every customer objection and meet every conceivable customer need.
But one thing that even the most well-meaning and
customer-service-oriented dealer can't do is accelerate the
Light Sport Egalitarianism
Four months from now you will get the impression that all these
guys hate each other, like a parody of Tom Lehrer's "National
"The ultralight folks hate the trike folks, and the trike
folks hate the 'light folks, to hate all but the right folks, is an
old established rule And the composite folks hate the bushplanes,
and the PPCs hate the cub folks, all the wrong ways that we rub
folks, and everybody hates the gyros."
Of course, that'll be at Sun-n-Fun, where everybody fights for
stick time in the zero-sum game of a cramped schedule where light
aviation is somewhere between a reluctant afterthought and an
By comparison, everybody here got along -- no whining that the
powered parachutes went over their allotted time, because there WAS
no allotted time. All the vast variety of light sport aircraft
flew, they did it safely, and they did it without an army of
power-drunk Jobsworths micromanaging things.
Dare I mention that they did this while constantly keeping the
intersecting runway open for GA arrivals and departure? How about,
that exhibitors were easily able to roll a plane out from their
stand onto the taxiway and demo the plane to a prospect at any
The contrast between this and the bigger show held just up the
road in Lakeland couldn't be starker.
If you want to exhibit and demo a light sport plane at
Sun-n-Fun, you need three at least: One for your stand, because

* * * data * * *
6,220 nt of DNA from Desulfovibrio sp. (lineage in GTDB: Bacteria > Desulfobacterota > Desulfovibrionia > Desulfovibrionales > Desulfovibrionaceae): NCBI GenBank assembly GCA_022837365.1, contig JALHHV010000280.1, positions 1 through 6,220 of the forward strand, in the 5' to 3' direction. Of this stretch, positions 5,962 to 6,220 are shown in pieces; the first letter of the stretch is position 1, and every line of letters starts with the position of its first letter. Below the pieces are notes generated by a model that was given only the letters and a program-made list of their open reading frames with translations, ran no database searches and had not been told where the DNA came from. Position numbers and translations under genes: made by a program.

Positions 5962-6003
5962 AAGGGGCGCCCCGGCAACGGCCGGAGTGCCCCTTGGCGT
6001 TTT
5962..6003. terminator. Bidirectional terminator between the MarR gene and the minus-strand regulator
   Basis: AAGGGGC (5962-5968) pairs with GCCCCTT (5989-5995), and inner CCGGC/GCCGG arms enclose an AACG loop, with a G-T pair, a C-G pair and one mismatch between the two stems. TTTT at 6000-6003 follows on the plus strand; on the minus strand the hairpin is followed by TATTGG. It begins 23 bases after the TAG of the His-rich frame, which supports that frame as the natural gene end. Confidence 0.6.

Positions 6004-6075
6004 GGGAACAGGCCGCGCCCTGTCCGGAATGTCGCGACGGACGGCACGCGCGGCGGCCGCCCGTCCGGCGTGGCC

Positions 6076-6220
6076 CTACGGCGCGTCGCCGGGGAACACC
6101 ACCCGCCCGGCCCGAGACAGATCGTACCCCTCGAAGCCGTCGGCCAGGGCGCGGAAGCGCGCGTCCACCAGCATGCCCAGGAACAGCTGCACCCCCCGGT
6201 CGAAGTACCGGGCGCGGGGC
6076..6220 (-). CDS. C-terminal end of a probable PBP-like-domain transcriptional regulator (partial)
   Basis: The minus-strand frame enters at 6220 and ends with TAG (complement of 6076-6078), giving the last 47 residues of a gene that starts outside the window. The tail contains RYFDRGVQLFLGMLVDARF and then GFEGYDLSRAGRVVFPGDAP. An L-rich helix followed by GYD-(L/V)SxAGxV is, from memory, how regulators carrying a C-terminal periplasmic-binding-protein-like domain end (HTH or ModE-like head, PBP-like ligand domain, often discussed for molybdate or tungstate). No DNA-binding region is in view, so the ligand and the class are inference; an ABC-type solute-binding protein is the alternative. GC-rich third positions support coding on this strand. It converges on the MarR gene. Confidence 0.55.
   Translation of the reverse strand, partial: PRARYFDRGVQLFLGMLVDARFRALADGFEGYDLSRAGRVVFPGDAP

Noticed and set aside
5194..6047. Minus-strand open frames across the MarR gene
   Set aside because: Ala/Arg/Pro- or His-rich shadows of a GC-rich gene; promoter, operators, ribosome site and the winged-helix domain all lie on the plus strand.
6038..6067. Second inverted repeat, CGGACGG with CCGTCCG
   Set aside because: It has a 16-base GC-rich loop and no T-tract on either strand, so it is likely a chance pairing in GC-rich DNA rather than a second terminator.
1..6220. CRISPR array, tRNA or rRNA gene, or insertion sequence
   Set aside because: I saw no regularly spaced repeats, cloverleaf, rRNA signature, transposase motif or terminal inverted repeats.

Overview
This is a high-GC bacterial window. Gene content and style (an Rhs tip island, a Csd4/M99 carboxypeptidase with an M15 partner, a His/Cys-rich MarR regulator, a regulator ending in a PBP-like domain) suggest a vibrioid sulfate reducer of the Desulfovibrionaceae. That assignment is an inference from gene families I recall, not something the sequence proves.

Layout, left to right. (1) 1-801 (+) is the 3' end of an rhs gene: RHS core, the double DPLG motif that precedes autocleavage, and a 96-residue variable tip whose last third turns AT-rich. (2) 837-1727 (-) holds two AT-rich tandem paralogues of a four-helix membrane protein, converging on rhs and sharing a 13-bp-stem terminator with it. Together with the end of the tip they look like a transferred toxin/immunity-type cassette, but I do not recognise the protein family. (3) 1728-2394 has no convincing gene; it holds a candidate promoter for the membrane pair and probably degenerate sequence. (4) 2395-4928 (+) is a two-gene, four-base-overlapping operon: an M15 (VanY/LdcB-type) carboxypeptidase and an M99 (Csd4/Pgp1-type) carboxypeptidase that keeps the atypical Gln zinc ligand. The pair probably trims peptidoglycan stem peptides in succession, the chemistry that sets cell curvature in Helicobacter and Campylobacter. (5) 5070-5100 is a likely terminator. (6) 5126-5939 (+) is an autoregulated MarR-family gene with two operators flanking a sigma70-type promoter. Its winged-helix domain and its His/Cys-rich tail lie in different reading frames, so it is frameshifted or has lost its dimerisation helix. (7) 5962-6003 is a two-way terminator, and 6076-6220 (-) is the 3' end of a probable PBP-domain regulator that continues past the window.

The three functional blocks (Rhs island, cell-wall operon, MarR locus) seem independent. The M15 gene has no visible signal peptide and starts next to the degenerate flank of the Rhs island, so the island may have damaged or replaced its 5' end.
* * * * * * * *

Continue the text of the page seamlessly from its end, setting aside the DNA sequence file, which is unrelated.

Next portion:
once it's on the stand there it pretty much stays until the show's
out; one to fly in the LSA exhibition, where you can fly by and
people can see your plane fly, but only with the pilot aboard; and
one for taking customers on demo rides or introductory lessons,
which you have to keep at South Lakeland or Plant City. Here you
could get by with one plane and one of those barber-shop
clock-signs for your booth: "back at 3:30!"
No surprise that we heard no gripes about the organizers, and no
complaints about safety. The pilots flying took safety into their
own hands, with very positive results; we saw one tire go flat all
weekend, and that's it. (There was a GA guy arriving that
landed gear-up in a Lancair... no injuries, except to his pride,
and soon, to his bank account; but it had squatto to do with the
About Those GA Arrivals And Departures
There were a lot of people flying in to check-out the expo, and
some of them surprising folks in surprising planes. Nose saw one of
the Van's factory demonstrators land and depart after a few hours,
although he didn't see who was flying that plane -- it was a long
way from home.
A more surprising arrival was a Citation X. The Cessna hot-rod
(look at it, it's all motors!) disgorged: a team of high-ranking
Cessna executives. Were they looking for some firm to buy? Getting
ideas for the long-rumored Cirrus-Killer? Sizing up some of the
smaller planes as competition for the 172? (A big portion of SLSAs
are going to flight schools and FBOs, which can conduct training in